Relationship & Life Coach

Here’s What No One Tells You About Ketogenic Diet

What is the ketogenic diet?

The ketogenic diet is a high-fat and low-carbon diet that requires you to reduce carbohydrates to approximately 20-50 grams a day. 70% of your calories in a typical ketogenic diet come from fats, 20% from protein, and 10% from carbs.

This extreme decrease in carbs forces your body to rely on ketone bodies (produced by breaking down all these fats that you consume) rather than carbs’ glucose. And all the other benefits seem to follow with this shift in fuel.

To understand this, you need to know a bit about the body’s energy consumption. The main goal of the ketogenic diet is to get the body mainly relying on fat for energy. In general, glucose (also known as blood sugar) fuels our bodies mainly from carbohydrate foods (bread, cereal, pasta, rice, etc.).

The digestive tract breaks those foods down to glucose so that it can be used for energy by the adenosine triphosphate (ATP). But when the body is deprived of carving pleasures, it finds other ways to generate energy, and one way is the process of ketogenesis. In ketogenesis, the body turns fat into energy the liver breaks it into ketones, making it a usable source of energy

Many people think that the ketogenic diet is good for losing weight but it’s a bit more complicated than that, actually, Weight loss is not for everyone, neither follow a specific, restrictive food plan before we plunge further into weight loss. If your goal is to lose weight, this is okay, but your health is more important than a number (and if you have a history of disordered eating, you should discuss any plans to change your diet with a doctor first). Furthermore, successful long-term loss of weight is the result of many factors: Your physical activity, the amount of sleep you receive, stress management, and other factors such as your medical problems and hormones play an important role. What you eat is only one part of the puzzle of weight loss.

Ketogenic Diet

But if you were looking for a weight loss plan, you probably heard of one of the greatest claims to fame of the Ketogenic diet the quick results it supposedly generates. In the first two weeks, some people report losing up to 10 pounds.

But most of this loss of weight is water weight, and it does not melt fat, which means you can recover it once you replenish the fluids. The ketogenic diet may act as a diuretic, causing water loss in the liver, muscles, and fat cells due to glycogen storage. Keep in mind that about 1⁄2 pounds to 2 pounds per week are considered safe for most people.

As far as Keto’s track record with longer-term weight loss is concerned, a systematic evaluation and meta-analysis of 13 randomized trials that lasted at least 1 year revealed the loss of 2 pounds on average for those following ketogenic diets compared to those following low-fat ones.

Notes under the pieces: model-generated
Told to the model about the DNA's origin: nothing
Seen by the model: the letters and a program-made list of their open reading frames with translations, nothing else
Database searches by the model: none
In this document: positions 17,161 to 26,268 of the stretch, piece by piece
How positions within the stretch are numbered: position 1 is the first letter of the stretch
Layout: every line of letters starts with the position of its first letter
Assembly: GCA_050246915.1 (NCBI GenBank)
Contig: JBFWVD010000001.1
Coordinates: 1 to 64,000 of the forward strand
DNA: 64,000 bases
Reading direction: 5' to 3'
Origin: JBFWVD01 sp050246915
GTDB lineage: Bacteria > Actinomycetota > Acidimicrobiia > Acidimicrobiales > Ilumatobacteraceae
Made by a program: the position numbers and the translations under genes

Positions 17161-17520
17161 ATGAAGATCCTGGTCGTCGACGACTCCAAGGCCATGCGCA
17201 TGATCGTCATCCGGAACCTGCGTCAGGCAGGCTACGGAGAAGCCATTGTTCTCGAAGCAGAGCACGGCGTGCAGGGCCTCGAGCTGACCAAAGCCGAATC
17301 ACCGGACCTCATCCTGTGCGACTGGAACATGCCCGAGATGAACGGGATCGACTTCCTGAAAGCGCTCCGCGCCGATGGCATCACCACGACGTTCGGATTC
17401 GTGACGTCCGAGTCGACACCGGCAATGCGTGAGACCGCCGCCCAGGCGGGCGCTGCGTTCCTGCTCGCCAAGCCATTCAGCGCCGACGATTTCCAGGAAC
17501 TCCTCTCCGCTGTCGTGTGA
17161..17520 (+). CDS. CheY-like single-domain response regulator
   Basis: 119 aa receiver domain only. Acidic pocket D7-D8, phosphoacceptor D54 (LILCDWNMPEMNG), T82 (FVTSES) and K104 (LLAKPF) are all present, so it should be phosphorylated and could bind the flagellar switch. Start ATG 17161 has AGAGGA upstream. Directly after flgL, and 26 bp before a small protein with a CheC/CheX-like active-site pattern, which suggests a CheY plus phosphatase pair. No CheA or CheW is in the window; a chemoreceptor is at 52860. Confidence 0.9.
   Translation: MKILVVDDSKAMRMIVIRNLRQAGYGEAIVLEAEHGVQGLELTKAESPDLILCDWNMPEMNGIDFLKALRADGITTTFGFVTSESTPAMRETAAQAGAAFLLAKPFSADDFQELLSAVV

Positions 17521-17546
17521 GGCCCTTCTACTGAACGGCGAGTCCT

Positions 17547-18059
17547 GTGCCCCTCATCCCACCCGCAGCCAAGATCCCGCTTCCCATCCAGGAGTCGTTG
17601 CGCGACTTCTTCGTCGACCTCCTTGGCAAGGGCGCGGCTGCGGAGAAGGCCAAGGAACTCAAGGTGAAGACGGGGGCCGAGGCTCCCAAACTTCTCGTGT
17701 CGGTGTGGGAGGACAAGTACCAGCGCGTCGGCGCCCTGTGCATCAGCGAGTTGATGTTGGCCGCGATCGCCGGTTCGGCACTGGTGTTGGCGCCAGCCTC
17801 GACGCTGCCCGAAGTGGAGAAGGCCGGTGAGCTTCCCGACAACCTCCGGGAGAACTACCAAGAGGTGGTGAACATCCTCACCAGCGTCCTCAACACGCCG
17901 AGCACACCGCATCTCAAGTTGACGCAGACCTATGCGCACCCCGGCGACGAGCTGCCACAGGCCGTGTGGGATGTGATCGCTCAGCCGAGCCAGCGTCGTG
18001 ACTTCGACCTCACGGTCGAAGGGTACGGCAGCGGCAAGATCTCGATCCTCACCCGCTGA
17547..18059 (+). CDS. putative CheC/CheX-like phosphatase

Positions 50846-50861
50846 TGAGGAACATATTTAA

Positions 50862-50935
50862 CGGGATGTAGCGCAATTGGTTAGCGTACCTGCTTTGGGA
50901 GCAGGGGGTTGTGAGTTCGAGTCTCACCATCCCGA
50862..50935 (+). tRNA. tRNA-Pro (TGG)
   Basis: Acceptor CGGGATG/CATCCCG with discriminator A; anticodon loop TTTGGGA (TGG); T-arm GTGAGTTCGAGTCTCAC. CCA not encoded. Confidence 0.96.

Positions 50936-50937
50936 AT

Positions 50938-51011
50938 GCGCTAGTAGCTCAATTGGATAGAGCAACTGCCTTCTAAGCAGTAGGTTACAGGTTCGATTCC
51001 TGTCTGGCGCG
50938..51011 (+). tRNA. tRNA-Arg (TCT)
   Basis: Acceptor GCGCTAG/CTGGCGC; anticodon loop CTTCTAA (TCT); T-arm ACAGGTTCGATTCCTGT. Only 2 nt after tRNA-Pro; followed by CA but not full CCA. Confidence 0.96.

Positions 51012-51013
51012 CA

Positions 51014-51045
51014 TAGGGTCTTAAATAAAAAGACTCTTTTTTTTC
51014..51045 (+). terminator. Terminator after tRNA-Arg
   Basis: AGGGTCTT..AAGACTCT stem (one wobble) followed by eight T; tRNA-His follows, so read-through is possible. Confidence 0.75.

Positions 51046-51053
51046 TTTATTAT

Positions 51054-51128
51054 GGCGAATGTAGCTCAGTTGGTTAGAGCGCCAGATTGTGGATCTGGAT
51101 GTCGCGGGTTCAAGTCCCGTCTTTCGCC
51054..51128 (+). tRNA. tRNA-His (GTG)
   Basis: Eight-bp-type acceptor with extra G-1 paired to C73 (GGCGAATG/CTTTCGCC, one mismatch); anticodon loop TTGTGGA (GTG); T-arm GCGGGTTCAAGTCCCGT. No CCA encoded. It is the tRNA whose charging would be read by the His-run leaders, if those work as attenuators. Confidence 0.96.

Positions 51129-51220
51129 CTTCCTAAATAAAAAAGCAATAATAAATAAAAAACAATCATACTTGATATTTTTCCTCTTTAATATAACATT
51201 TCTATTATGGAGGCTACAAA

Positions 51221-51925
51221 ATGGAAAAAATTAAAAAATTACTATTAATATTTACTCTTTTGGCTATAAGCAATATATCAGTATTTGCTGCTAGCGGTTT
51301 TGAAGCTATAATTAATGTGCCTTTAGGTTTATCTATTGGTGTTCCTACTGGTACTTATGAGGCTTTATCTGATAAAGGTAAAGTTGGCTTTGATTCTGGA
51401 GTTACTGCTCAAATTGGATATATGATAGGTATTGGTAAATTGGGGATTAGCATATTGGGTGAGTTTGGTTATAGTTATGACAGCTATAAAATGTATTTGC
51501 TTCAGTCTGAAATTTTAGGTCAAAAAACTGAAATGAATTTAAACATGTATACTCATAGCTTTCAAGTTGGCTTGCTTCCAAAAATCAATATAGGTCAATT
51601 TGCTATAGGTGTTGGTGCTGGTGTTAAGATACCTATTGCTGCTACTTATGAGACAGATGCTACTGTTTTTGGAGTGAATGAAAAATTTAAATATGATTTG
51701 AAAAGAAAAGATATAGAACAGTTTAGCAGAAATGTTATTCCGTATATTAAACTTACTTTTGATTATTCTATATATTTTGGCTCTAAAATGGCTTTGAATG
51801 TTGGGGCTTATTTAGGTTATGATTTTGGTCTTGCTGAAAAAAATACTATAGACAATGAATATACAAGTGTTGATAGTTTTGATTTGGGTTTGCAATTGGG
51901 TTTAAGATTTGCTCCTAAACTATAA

But some experts say the loss of weight in a keto diet is probably not due to any diet specifics. If the ketogenic diet helps to reduce weight, it’s because it could keep some people caloric deficit.

What is ketosis?

Ketosis is a metabolic condition in which your body uses fat instead of carbohydrates for fuel. It happens when you reduce your carbohydrate consumption considerably, limiting the body’s supply of glucose (sugar), which is the main energy source for cells.

The best way to get ketosis is to follow a ketogenic diet. Generally, carb intake limits to around 20 to 50 grams/day. It fills in fats such as meat, fish, eggs, nuts, and healthy oils.

Moderating your protein consumption is also important. This is because if consumed in large quantities, the protein can be converted into glucose, which may slow your ketosis transition. Intermittent quicking could also help you get into ketosis more quickly.

There are many forms of intermittent fasting, but the common method is to limit the food consumption to approximately 8 hours per day and to fast for the remaining 16 hours.

There are blood, urine, and breath tests available to help determine if you are ketosis by measuring the number of ketones your body produces. Some symptoms may also indicate an increased thirst, dry mouth, frequent urination, and decreased hunger or appetite.

A ketogenic diet can help you to weight loss

A ketogenic diet is an effective way to lose weight and decrease disease risk factors. Research actually shows that the ketogenic diet can be as effective as a low-fat diet in weight loss. Moreover, the diet is so full that you can lose weight without counting calories or monitoring your intake.

One review of 13 studies showed that a ketogenic diet was a little more effective for long-term weight loss than a low-fat diet following very low carb. People who followed the Keto diet lost an average of 2 lbs (0.9 kg) more than the low-fat diet group.

Furthermore, diastolic blood pressure and triglyceride levels have been reduced. Another study in 34 older adults showed that those who had a ketogenic diet for 8 weeks have lost almost five times the total fat body of those who had a low-fat diet. Increased ketones, lower blood sugar levels, and better insulin sensitivity can also play a key role.

Keto’s other health benefits

In fact, the ketogenic diet originated as a tool for the treatment of neurological conditions like epilepsy. Studies have now shown that the diet can benefit a wide range of different conditions of health: